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The Driver of Growth

Bangladesh’s telecom industry has gone through a remarkable growth phase over the last two decades. The access of telecom services has expanded to virtually every doorstep of Bangladesh. More than 95% of geography is now under the coverage of multiple telephone networks. Telephone density has grown from less than 1% in 1990s to more than 70%. This industry is now generating more than $3 billion revenue. The government receives almost 50% of this revenue as taxes, duties and revenue sharing. Moreover, the Government also collects substantial revenue in issuing licenses and auctioning spectrum. For example, the industry paid $21 million dollar for each mega hertz of spectrum to rollout 3G services.
The expansion of telecom services has also created a large demand of mobile telephone handsets. By the end of 2016, the import of telephone handsets reached to over 30 million pieces. Among them, 8.2 million handsets are smartphones. To import this huge volume of handsets, Bangladesh had to pay more than $1 billion to foreign manufacturers. The expansion of 3G services and accelerated adoption of smartphones have also contributed to the rapid increase of Internet subscription, reaching to over 70 million. The consumption of bandwidth has also picked up reaching to almost 400 Gigabit per second—which has doubled year-on-year.
Such rapid expansion of telecom services in Bangladesh is primarily attributed to market led reform of the industry, and the emergence of mobile telecom services. Once the whole industry used to be state-monopoly. Due to the lack of capital and competition, Bangladesh suffered from extremely low telecom density and poor quality service. The opening of the industry to market forces started to draw capital to benefit from scale, scope and innovations. Although during the first decade of the market led reform, the progress was not significantly noticeable, but the emergence of mobile operators in late 90s triggered a massive change.
In the process of market led reform, the industry value chain has been segmented, both vertically and horizontally. Basically, the state-owned monopoly has disappeared from all major segments. The force of competition has been the driver of growth. The advent of private international connectivity providers through terrestrial cables has not only sharply reduced the wholesale price of bandwidth, but also has increased the reliability through redundancy. The domestic backbone has also benefited from competition through the entry of two private operators. To facilitate competition in access networks, intermediary operators such IIG (international Internet gateway) and ICX (interconnection exchange) have been introduced. The same industry, which had only one operator just 3 decades ago, has now more than 200 operators of different categories—including four mobile operators. The vertically integrated industry has now been segmented in more than 7 major segments.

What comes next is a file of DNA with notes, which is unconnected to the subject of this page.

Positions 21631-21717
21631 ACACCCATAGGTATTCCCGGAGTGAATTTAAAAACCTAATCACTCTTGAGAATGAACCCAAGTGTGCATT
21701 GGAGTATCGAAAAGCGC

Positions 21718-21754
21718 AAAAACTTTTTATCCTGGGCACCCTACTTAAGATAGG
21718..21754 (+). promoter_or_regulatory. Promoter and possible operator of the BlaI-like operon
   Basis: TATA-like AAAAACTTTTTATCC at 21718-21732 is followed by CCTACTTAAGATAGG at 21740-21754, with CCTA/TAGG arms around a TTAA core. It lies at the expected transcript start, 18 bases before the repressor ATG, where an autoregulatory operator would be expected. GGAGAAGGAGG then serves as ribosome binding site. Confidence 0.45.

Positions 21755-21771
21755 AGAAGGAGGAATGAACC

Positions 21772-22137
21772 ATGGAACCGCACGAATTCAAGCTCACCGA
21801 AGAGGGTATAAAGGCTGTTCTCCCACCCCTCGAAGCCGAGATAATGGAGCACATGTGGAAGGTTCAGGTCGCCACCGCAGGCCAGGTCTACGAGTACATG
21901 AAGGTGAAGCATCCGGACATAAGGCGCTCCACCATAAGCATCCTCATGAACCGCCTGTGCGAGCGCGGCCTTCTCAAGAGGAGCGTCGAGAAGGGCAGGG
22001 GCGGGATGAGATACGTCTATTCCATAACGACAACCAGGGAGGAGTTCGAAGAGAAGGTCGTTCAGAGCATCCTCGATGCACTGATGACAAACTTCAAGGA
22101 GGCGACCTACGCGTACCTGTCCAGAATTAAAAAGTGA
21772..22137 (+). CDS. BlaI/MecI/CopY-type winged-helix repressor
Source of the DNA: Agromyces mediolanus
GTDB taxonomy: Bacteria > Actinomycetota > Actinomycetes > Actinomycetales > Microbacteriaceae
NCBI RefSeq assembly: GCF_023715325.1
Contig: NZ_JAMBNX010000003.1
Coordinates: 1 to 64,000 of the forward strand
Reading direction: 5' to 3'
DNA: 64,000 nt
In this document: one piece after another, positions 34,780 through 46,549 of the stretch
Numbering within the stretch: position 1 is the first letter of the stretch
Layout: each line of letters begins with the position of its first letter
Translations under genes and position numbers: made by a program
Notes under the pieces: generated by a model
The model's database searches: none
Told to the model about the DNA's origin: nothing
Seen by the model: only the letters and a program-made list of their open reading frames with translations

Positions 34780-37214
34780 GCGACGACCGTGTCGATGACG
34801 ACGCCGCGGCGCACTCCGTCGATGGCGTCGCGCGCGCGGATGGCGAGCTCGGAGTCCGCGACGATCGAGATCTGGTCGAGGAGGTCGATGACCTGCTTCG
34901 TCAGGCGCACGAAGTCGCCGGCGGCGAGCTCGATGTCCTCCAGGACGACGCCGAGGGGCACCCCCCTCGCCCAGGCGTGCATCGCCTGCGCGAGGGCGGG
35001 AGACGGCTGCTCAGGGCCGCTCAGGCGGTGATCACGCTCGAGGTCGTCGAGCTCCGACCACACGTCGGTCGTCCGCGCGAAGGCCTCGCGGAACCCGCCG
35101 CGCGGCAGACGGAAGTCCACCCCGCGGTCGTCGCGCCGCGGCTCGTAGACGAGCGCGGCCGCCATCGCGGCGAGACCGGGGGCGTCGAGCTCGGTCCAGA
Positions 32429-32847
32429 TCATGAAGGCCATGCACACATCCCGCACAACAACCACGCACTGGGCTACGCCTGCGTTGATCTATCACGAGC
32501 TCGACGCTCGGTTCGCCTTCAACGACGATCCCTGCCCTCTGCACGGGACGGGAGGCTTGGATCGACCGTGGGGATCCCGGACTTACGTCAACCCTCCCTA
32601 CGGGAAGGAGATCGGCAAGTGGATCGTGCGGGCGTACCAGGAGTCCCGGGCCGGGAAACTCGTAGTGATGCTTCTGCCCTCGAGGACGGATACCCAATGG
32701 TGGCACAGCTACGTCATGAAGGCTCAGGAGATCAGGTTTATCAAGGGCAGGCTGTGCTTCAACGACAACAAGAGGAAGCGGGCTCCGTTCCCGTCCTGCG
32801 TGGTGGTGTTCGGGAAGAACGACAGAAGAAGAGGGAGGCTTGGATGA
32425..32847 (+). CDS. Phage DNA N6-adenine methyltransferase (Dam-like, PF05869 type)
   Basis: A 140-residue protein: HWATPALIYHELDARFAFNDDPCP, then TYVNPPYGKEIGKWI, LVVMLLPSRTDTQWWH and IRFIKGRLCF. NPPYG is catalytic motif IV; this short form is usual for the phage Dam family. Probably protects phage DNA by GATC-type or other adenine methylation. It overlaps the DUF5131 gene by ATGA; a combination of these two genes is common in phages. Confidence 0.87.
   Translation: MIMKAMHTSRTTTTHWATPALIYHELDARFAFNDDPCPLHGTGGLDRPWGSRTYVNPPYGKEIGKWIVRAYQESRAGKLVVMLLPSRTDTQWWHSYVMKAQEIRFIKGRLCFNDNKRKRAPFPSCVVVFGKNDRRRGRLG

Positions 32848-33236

Telecom industry is also graduating from voice centric telephone service delivery to data centric diverse service delivery platform. Already the rapid expansion of mobile financial services over the mobile network by taking the advantage from USSD (Unstructured Supplementary Service Data) has been a major success in addressing inclusion issues of financial services. It has been reported, “Mobile banking went from strength to strength, with transactions swelling 48.75% year-on-year to Tk 234,691.79 crore in 2016, according to Bangladesh Bank.”
Despite achieving remarkable successes, the industry faces many burning issues to address. The underlying competition force, which is attributed to rapid recent success, appears to be now on the path of speedy erosion. In the recent past, the mobile segment of the industry lost two operators. Although the market leader has been reporting record profit, but the remaining 3 operators are failing to bag virtually any profit. Despite growing investment of public fund, the state owned mobile operator is neither progressing to reaching to profit, nor growing as a strong competition force. In business as usual situation, the weakening competition capability of smaller three mobile operators is a cause of concern. It has become imperative to bring policy and regulatory reforms to create possibilities of profitable competition for these smaller operators, and also to encourage new operators.